Hate Crime: First Amendment Issue?

mirrored from http://bplolinenews.blogspot.com/2012/11/bpl-archives-opens-robert-e-chambliss.html

Not too long ago, perhaps three or four years past, I was of the opinion that, as a whole, the idea of a ‘hate crime’ was a bad one, mainly as a result of the following argument:

According to the law, we determine the nature of a crime by what was actually done. If we re-classify it as a hate crime, we’re punishing the criminal for the very thoughts in his/her head, or the content of their speech. At the very least, this is a violation of First Amendment rights. At worst, we’re legitimizing the Orwellian idea of ‘thoughtcrime’.

Upon reflection, however, I realized that this argument misses the point of what I think is the most important reason that some crimes should be classified as hate crimes. When the law is applied to an act to determine its criminality, we already do consider the motivations and thoughts of the actor in the case. For example, if one person causes the death of another, we ask whether the act was purposeful, whether it arose from a moment of extreme provocation or planning, and so on. In other words, intent, which is what was going on in the actor’s mind at the time, is essential for determining the criminal nature of the act.

One of the main reasons for this, why, for example, we consider intentional, deliberate violent crimes worse than off-the-cuff or accidental violent crimes, is how much of a threat the criminal presents to the community. The law says that a person who kills someone out of anger upon catching them cheating with a romantic partner, for example, is considered far less dangerous to a community than a person who plans and then executes a shooting spree in a public place. A person who kills someone after planning the crime ahead of time also presents a larger danger to a community than the ‘heat of the moment’ killer, since they reveal themselves capable of killing at least one person even after sustained reflection. While the danger is still mainly confined to a single target, the killer’s still a potential threat to the wider community in this sort of case since they might become homicidally angry at someone else.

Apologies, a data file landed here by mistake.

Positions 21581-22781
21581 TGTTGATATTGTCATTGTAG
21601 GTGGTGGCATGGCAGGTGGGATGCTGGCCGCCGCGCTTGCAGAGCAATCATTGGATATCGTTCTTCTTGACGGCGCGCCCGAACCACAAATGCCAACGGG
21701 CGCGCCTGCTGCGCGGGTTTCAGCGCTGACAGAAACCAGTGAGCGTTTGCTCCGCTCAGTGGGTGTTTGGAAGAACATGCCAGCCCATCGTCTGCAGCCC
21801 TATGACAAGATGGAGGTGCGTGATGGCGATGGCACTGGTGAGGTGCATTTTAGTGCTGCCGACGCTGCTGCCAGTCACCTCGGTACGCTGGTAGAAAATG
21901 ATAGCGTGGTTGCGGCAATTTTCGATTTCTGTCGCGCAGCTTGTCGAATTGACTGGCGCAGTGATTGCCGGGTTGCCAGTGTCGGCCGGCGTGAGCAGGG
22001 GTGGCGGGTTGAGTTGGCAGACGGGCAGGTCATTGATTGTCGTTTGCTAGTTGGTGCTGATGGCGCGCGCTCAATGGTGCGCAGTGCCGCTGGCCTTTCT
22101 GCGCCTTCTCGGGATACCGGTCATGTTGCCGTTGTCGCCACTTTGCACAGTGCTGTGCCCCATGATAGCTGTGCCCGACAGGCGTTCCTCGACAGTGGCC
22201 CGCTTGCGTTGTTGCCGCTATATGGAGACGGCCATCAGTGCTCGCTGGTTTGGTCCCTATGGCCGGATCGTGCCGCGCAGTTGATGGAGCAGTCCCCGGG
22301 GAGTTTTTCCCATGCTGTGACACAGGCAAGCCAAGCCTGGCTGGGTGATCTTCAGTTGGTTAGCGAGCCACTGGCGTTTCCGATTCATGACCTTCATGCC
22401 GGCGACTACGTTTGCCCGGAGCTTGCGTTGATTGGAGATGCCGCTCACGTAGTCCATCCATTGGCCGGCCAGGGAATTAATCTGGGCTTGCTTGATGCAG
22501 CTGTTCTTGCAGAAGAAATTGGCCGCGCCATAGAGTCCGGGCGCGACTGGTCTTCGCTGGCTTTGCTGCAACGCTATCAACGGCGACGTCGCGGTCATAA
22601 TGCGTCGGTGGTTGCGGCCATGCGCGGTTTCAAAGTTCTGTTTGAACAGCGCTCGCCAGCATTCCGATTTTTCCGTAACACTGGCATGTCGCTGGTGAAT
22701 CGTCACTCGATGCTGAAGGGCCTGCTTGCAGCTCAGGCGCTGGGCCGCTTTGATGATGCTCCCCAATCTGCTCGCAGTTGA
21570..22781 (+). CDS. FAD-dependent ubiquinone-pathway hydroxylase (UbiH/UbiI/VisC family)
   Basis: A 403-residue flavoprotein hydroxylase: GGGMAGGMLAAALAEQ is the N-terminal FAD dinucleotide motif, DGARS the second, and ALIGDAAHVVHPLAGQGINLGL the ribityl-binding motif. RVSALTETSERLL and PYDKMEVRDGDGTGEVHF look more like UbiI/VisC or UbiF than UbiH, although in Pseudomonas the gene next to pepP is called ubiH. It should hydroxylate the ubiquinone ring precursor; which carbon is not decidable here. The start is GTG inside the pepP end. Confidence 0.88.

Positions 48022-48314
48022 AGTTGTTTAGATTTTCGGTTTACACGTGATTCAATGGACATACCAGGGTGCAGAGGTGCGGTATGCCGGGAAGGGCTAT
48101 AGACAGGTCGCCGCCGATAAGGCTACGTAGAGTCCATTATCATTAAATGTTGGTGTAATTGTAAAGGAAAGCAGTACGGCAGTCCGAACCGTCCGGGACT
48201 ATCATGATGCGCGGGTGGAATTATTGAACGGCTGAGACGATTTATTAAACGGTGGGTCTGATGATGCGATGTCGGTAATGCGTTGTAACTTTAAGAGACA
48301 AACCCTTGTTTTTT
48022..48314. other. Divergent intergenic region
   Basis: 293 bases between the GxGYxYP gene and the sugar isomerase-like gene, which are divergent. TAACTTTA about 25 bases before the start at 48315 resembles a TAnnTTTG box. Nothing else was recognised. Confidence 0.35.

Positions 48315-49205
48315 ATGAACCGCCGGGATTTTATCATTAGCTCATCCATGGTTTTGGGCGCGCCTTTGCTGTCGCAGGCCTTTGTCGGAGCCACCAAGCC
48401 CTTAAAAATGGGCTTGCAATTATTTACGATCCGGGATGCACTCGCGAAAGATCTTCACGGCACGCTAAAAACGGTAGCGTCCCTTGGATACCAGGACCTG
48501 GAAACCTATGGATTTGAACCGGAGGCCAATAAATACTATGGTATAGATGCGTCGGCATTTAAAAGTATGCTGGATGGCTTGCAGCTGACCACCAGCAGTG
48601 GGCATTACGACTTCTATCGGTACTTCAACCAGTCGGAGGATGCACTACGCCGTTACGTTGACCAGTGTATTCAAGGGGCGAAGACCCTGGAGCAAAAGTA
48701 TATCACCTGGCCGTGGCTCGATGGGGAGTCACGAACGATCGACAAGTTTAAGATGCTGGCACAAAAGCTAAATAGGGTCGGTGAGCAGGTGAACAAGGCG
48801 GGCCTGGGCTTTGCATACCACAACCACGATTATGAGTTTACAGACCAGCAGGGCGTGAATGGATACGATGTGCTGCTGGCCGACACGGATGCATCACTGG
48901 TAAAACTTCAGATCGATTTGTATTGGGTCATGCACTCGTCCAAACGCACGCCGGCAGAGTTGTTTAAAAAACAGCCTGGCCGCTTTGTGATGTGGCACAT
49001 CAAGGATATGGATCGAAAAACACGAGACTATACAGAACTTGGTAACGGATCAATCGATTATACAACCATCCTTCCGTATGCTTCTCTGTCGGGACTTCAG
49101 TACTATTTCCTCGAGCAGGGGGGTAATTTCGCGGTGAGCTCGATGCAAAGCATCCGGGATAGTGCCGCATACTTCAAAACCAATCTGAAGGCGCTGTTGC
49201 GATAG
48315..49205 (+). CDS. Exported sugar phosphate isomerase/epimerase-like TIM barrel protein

A person who commits a hate crime, however, presents a wider danger to the community because their intent or wish to harm is not aimed at a single target. The target of their hate or anger is an entire class of people, as the evidence of their own expressed intent and beliefs reveal. The harm that they do, or intend to do, or wish to do, is likely to be far more widespread.

In this way, the way the law determines whether or not a crime is a hate crime is very similar, or even nearly identical, to the way it determines whether a homicide is first degree murder, second degree murder, or manslaughter. I think this sort of deliberation is necessary and appropriate, and therefore, I think that the separate classification of hate crime is likewise appropriate. We just need to be careful, as a society, that we don’t become hasty or overzealous in over-applying the term to thoughts and speech alone, or to philosophically or morally repulsive but relatively harmless actions.

* Also published at The Dance of Reason, Sac State’s philosophy blog